Traveling With My Brother
When Les Frey was born his older brother was already a teenager. Always running out the door chasing after the things every adolescent boy does, Steve never saw Les as anything more than a little kid. Thirteen years apart, the siblings knew very little about each other despite growing up in the same house on the outskirts of Denver. Before there was even a chance to discover mutual interests and common ground, Steve went off to college and Les was left behind.
Image: Les Frey (L) and Steve Frey (R) at the Wild Goose Pagoda in Xi'an, China
Years later, Steve was single and living in Hawaii. He had recently lost his favorite travel companion in the way bachelors often do, to a pretty girl and an inevitable marriage. About the same time, Les had finished grad school and, according to Steve, instantly became “a convenient travel partner.”
“I was on assignment in Hawaii and wanted to use my location as a hopping off point to Asia,” Steve said. “My first trip with Les was to Indonesia in 1991.”
That was more than 20 years ago. Since that time, the brothers have traveled to at least one international destination each year with several shorter domestic trips sprinkled in between. In fact, this year they’ve already taken three journeys together.
“It’s our goal to see as much of the world as possible,” Les says. “I want to go to all seven continents and all 50 states. So far, I’ve been to 72 countries on five continents.”
Ever the older sibling, Steve interjects to one-up his kid brother and adds his own count: “I’ve been to 92 countries and six continents,” he says, “all except Antarctica.”
Through their travels, the duo has learned that despite having grown up separated by time, they actually have a lot in common.
“We’re both pretty adventurous,” Steve says. “We love all kinds of cuisine, anything physical like hiking or climbing, and we’re both outdoor people. We’re less interested in museums and monuments.”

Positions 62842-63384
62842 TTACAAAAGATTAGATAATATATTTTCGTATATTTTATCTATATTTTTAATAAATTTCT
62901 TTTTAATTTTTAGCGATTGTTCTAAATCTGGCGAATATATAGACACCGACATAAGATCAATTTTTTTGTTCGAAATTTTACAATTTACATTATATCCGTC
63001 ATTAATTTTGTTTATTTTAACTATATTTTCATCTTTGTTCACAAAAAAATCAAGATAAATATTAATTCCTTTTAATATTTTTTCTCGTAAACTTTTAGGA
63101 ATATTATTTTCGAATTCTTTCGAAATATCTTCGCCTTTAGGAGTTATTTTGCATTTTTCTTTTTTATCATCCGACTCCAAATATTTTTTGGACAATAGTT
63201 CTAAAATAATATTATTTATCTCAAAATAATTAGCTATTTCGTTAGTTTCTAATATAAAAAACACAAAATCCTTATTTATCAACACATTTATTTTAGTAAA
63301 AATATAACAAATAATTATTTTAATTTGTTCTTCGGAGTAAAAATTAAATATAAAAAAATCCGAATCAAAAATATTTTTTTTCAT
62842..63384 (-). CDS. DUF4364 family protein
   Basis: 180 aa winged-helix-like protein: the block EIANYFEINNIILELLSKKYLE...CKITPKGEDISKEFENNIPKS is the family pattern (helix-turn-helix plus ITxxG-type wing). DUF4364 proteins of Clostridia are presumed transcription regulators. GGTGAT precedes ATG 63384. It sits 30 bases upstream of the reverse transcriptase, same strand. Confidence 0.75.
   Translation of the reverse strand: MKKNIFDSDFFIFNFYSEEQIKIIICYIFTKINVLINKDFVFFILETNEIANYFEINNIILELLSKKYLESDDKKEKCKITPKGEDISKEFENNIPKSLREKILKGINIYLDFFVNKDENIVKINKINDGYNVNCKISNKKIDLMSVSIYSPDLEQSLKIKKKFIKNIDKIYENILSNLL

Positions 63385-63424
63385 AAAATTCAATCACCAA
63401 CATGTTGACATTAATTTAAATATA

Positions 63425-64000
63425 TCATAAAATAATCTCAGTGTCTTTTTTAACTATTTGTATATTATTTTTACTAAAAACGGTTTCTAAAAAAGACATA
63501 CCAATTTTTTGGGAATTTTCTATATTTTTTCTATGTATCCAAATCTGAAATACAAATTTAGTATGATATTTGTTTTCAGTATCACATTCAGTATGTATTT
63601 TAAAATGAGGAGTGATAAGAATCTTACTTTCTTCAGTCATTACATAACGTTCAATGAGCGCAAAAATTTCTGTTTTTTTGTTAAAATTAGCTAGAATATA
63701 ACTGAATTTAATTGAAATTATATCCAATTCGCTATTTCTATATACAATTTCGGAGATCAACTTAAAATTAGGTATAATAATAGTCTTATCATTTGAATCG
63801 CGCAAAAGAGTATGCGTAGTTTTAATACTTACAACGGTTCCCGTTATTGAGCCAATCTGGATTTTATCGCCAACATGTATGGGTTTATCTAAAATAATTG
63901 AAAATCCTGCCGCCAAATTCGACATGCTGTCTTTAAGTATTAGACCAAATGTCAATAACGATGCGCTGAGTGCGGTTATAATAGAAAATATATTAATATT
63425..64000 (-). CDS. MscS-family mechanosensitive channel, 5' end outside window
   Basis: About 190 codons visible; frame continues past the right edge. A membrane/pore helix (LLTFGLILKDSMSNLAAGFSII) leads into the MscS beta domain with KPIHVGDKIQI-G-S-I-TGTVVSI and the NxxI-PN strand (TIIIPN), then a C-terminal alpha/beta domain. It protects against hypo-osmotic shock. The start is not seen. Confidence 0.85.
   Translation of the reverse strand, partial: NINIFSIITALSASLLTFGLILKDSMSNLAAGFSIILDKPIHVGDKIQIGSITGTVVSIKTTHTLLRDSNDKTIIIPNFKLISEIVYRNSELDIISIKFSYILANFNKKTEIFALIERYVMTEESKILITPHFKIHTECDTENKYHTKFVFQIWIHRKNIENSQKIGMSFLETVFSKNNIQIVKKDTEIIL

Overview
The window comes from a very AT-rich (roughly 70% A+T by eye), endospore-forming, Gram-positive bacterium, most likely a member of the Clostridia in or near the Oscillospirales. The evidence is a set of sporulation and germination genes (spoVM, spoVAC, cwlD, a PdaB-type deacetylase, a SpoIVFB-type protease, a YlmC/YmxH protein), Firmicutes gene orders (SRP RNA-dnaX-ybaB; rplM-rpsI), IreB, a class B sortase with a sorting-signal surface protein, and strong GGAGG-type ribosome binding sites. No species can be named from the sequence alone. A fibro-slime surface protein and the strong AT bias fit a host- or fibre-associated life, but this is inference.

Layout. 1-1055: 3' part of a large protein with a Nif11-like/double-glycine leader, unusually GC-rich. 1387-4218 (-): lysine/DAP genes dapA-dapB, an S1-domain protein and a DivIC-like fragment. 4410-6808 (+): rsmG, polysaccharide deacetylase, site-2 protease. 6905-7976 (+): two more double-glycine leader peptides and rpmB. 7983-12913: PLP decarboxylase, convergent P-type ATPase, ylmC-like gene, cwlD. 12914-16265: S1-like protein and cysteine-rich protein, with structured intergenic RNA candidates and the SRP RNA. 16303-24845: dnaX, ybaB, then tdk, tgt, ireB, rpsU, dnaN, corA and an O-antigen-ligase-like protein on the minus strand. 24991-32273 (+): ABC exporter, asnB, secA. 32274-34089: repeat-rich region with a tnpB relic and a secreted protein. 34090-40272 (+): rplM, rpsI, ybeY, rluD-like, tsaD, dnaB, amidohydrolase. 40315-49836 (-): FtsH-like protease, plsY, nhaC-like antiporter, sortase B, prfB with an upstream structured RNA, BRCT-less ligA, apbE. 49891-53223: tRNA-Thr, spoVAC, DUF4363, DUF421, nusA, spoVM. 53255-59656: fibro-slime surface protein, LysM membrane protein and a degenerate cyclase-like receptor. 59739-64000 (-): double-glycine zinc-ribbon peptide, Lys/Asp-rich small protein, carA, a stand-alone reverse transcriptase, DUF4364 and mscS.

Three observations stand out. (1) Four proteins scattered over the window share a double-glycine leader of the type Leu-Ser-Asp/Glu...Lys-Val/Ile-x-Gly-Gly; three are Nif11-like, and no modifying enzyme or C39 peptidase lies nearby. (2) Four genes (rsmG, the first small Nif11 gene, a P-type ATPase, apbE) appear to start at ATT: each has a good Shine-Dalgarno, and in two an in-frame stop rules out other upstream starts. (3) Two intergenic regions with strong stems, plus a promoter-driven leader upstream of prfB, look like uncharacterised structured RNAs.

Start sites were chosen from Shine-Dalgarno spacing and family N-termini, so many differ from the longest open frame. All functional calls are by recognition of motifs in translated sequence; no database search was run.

Les adds that they also enjoy culture, colors and local encounters–all of which they capture through photography.
“When we get to a place,” Les said, “we often wander away from the group to photograph the experience together. For us, it’s the images, rather than what the guide is saying, that stay with us and allow us to relive the moment.”
Those moments come pouring out in a peppering of memories, from the ancient Silk Road in Uzbekistan to the women in Mali who walked several kilometers with water jugs on their heads. There‘s a story of an amazing meal they shared in Kathmandu, and one about the thatched hut homes they visited in Kenya with a Maasai warrior.“I remember this one time standing arm’s length from the pyramids,” Steve said. “It’s one thing to see them from afar, but when you’re up close your eyes can rise up and up and you realize how massive each individual block is and how big they really are.”
Another memory was born in the early hours of a rainy day in Bhutan.
“When we woke up and saw the rain we didn’t think we’d be able to make the trip,” Les recalled. “But around 11 am [Travcoa Travel Director] Hal said he thought we could make a go of it.”
So in a heavy mist and a blanket of fog the brothers set out to hike to the Tiger’s Nest Monastery. “Just as we ascended the mountain the fog lifted and there it was clinging to the hillside,” Les said. “The brilliant golds and reds of the buildings and the lush green landscape popped against the starkness of the granite rock. We were about the only travelers there that day because of the weather and it felt like we had the place to ourselves. We sat in the soft, twinkling glow of candle light and watched the saffron-robed monks as they prayed. It was incredible.”
For many adult siblings, the memories they share happen early and must last a lifetime, but for these brothers the relationship continues to blossom through their travels.
“Most families can say ‘OK, we had Thanksgiving dinner together this year,’” Steve said. “But when you’ve been to the edge of the world in Timbuktu, or climbed atop a camel and looked over at your brother and just smiled, that’s what’s really cool.”
Like pictures in a family album, these memories reflect the shared history the two have built: the rain dripping off the pine trees in a mountain temple in Xi’an, the way the intense heat bounced off the sand in the Sahara, and the smells and colors of a rural farmer’s market half a world away.
When the two were asked what they had learned about each other from their travels, Steve was quick to reply that “he’s a really nice guy.” Les’ answer, on the other hand, was a bit more in depth.
“I’ve learned everything,” he said. “I was only five when he left home. I didn’t know that person. But in the past two decades of traveling together I’ve learned what my family was like before I was even there and who my brother is. We’ve grown up together. Travel gave us that.”
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